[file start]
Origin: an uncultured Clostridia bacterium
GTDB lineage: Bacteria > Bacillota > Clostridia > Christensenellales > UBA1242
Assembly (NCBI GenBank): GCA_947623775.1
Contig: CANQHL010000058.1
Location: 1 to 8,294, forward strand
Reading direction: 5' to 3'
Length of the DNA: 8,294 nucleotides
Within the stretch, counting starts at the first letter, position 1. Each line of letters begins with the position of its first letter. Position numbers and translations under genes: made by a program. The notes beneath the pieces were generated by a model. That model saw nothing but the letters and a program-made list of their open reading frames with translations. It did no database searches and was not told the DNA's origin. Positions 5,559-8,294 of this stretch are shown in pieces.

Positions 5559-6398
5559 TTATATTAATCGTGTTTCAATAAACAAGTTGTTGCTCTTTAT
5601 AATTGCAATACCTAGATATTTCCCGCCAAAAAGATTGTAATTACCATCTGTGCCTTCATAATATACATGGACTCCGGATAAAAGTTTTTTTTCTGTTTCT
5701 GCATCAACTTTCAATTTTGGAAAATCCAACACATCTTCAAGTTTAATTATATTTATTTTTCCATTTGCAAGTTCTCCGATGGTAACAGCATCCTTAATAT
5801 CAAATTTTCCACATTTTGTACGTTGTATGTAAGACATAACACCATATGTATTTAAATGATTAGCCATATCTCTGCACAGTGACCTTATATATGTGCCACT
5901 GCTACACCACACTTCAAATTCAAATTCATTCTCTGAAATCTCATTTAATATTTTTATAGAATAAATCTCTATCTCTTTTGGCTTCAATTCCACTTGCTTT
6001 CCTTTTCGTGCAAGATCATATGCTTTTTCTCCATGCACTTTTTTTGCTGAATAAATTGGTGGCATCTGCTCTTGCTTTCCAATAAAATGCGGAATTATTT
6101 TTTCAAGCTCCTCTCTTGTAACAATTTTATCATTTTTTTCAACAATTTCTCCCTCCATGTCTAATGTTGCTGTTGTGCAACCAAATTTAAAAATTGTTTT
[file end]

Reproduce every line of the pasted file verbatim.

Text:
Origin: an uncultured Clostridia bacterium
GTDB lineage: Bacteria > Bacillota > Clostridia > Christensenellales > UBA1242
Assembly (NCBI GenBank): GCA_947623775.1
Contig: CANQHL010000058.1
Location: 1 to 8,294, forward strand
Reading direction: 5' to 3'
Length of the DNA: 8,294 nucleotides
Within the stretch, counting starts at the first letter, position 1. Each line of letters begins with the position of its first letter. Position numbers and translations under genes: made by a program. The notes beneath the pieces were generated by a model. That model saw nothing but the letters and a program-made list of their open reading frames with translations. It did no database searches and was not told the DNA's origin. Positions 5,559-8,294 of this stretch are shown in pieces.

Positions 5559-6398
5559 TTATATTAATCGTGTTTCAATAAACAAGTTGTTGCTCTTTAT
5601 AATTGCAATACCTAGATATTTCCCGCCAAAAAGATTGTAATTACCATCTGTGCCTTCATAATATACATGGACTCCGGATAAAAGTTTTTTTTCTGTTTCT
5701 GCATCAACTTTCAATTTTGGAAAATCCAACACATCTTCAAGTTTAATTATATTTATTTTTCCATTTGCAAGTTCTCCGATGGTAACAGCATCCTTAATAT
5801 CAAATTTTCCACATTTTGTACGTTGTATGTAAGACATAACACCATATGTATTTAAATGATTAGCCATATCTCTGCACAGTGACCTTATATATGTGCCACT
5901 GCTACACCACACTTCAAATTCAAATTCATTCTCTGAAATCTCATTTAATATTTTTATAGAATAAATCTCTATCTCTTTTGGCTTCAATTCCACTTGCTTT
6001 CCTTTTCGTGCAAGATCATATGCTTTTTCTCCATGCACTTTTTTTGCTGAATAAATTGGTGGCATCTGCTCTTGCTTTCCAATAAAATGCGGAATTATTT
6101 TTTCAAGCTCCTCTCTTGTAACAATTTTATCATTTTTTTCAACAATTTCTCCCTCCATGTCTAATGTTGCTGTTGTGCAACCAAATTTAAAAATTGTTTT